Create source maps at project build time for JavaScript debugging

If you’re doing front end web development, your web resources such as JavaScript and CSS files might be minificated, transpiled or compiled from a completely different language.

If you now want to debug the generated code in the browser, you can not do that because the output code is obfuscated from the code you wrote. The solution is to use source maps.

A good introduction to the source map can be found in the following articles:

I will try to summarize the quintessence about the source maps and concentrate on JavaScript only. Generating CSS by LESS / SASS is interesting too, but it is not yet supported by my Maven plugin.

How to use a source map? In order to use a source map, your browser development tools need to be able to find it. If your generated code is JavaScript, one way to let the development tools know where to look is to add a comment to the end of the generated code which defines the sourceMappingURL – the location of the source map. For example:

# or
# sourceMappingURL=/mypath/ or
# sourceMappingURL=http://sourcemaps/

If you now open a development tool and the source map support is enabled, the browser will stream down the source map which points to the original file and show the original file instead of generated one (minificated, compiled, transpiled, etc.). Now, you can set a breakpoint in the original file and debug it as it would be delivered with you web application! Such debugging is possible due to the fact that a source map provides a way of mapping code within a generated file back to it’s original position in a source file. I found a nice build here to visualize the entire process.


Source maps are supported in all major browser that are shipped with built-in support for source maps. If you follow my links to the articles I mentioned above, you can see some examples for Internet Expoler 11, Firefox and Google Chrome. Chrome’s Dev Tools enables the source maps support by default. Simple check if the checkbox “Enable JavaScript source maps” is enabled.


If you a fan of Firefox, you should use the Firefox’ Web Console (Shift + Ctrl + K) and check if the same option is enabled in settings too. Please note that Firebug doesn’t support debugging by source maps. You have to use the native Firefox’ Web Console as I said. Internet Explorer 11 also rocks with source maps. It has even more features – you can add source map files from your local disk. Simple right-click on a generated (e.g. compressed) file and select “Choose source map”.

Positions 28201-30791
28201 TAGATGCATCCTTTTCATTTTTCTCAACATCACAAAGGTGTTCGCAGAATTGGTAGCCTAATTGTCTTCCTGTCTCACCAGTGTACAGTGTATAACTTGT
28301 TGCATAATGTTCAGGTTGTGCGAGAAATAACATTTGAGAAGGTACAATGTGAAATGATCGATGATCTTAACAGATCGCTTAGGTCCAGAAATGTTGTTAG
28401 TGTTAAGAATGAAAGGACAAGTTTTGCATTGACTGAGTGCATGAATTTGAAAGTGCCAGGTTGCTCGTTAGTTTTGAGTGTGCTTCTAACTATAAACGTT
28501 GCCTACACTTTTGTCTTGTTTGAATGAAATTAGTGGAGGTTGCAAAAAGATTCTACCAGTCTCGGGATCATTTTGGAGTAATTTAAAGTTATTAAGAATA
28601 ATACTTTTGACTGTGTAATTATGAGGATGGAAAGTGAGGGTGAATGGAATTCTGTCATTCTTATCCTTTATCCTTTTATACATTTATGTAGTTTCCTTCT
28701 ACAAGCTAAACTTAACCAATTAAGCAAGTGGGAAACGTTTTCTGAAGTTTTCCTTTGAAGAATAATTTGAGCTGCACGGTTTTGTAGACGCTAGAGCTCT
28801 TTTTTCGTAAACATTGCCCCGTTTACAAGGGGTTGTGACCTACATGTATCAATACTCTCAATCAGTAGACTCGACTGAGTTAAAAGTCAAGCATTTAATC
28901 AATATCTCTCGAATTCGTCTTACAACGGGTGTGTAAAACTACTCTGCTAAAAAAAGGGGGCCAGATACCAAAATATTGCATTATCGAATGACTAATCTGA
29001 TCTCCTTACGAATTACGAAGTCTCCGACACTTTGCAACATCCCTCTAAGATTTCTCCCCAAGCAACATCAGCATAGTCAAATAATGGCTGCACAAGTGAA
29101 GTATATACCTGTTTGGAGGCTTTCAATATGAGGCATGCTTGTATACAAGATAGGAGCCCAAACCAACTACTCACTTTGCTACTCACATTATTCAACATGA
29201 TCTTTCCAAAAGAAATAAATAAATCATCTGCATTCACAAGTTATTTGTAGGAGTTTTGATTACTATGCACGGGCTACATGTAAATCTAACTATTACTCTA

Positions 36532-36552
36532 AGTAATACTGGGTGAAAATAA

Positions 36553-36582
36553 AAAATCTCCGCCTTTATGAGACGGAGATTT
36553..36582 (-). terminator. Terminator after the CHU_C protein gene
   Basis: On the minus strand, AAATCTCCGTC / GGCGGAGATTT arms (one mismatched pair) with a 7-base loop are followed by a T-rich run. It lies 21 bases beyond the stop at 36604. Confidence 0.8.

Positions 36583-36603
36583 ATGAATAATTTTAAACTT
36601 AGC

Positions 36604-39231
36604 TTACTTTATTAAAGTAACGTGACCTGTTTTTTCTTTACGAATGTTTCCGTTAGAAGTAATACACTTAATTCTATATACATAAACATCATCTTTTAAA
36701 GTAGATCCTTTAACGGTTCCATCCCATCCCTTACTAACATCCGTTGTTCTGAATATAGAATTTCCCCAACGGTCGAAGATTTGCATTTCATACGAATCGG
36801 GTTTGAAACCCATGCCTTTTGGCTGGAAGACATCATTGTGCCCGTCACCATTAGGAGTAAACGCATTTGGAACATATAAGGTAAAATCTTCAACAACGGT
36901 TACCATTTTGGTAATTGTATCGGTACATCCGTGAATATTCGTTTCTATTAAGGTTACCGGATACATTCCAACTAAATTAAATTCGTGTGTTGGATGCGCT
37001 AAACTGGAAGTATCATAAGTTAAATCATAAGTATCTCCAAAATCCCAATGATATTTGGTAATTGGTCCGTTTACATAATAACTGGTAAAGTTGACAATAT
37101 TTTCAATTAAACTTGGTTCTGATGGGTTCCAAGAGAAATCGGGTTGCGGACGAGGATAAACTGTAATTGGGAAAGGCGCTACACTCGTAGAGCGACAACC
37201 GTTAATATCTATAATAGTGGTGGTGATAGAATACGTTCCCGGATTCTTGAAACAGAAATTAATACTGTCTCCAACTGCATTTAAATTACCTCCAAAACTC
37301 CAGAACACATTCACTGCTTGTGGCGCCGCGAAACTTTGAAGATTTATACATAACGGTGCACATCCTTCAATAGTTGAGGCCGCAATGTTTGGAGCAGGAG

The article Enhance Your JavaScript Debugging with Cross-Browser Source Maps which I mentioned above, has a lot of pictures for IE and debugging TypeScript files.

Source maps can be created during your build. If you work with Node.js and npm, the best tool is UglifyJS – a popular command line utility that allows you to combine and compress JavaScript files. If you work with Maven, you can use my Maven plugin for resource optimization I wrote a some years ago and just updated for supporting source maps.

It uses the superb Google Closure Compiler which offers a support for source map creation and many other cool features. Please refer to the documentation of the Maven plugin to see how to set the various source map configuration options. The simplest configuration which we also use in the current PrimeFaces Extensions release looks like as follows:


By this way, only compressed JavaScript files will be packaged within released JAR file. Uncompressed files are not within the JAR. The JAR is smaller and free from redundant stuff. For the PrimeFaces Extensions, the source map and uncompressed files are checked in below the project root. For example, the folder with source maps and original files for the current release 3.2.0 is located here: That means, a compressed file, say timeline.js, has the following line at the end:

# sourceMappingURL=

The source map has the content (I truncated some long lines):


It would be probably better to bring these files to a CDN, like cdnjs, but CDNs are not really intended for source maps. Another option would be a PrimeFaces repository. We will see how to handle that in the future. The next picture demonstrates how the debugging for the compressed JS file timeline.js looks in my Firefox.


Due to the Firefox built-in source map support we see the uncompressed JS file timeline.source.js. I set a breakpoint on the line with the if-statement if (index < 0). After that I clicked on an event in the Timeline component. The breakpoint was jumped up. Now, I can debug step by step and see my local and global variables on the right side. As you probably see, the variable index is shown as a (I marked it red as var index). This is a shortcoming of the current source map specification. You can read this discussion for more details.

Again, keep in mind – the source maps and original files will be only loaded when you open up the browser dev. tools and enable this support explicitly. If the dev. tools has identified that a source map is available, it will be fetched along with referenced source file(s). If a source map file is not available, you will see a 404 “not found message” in the dev. tool (not bad at all in my opinion).

That’s all. My next posts will be about AngularJS and less about JSF. Stay tuned.

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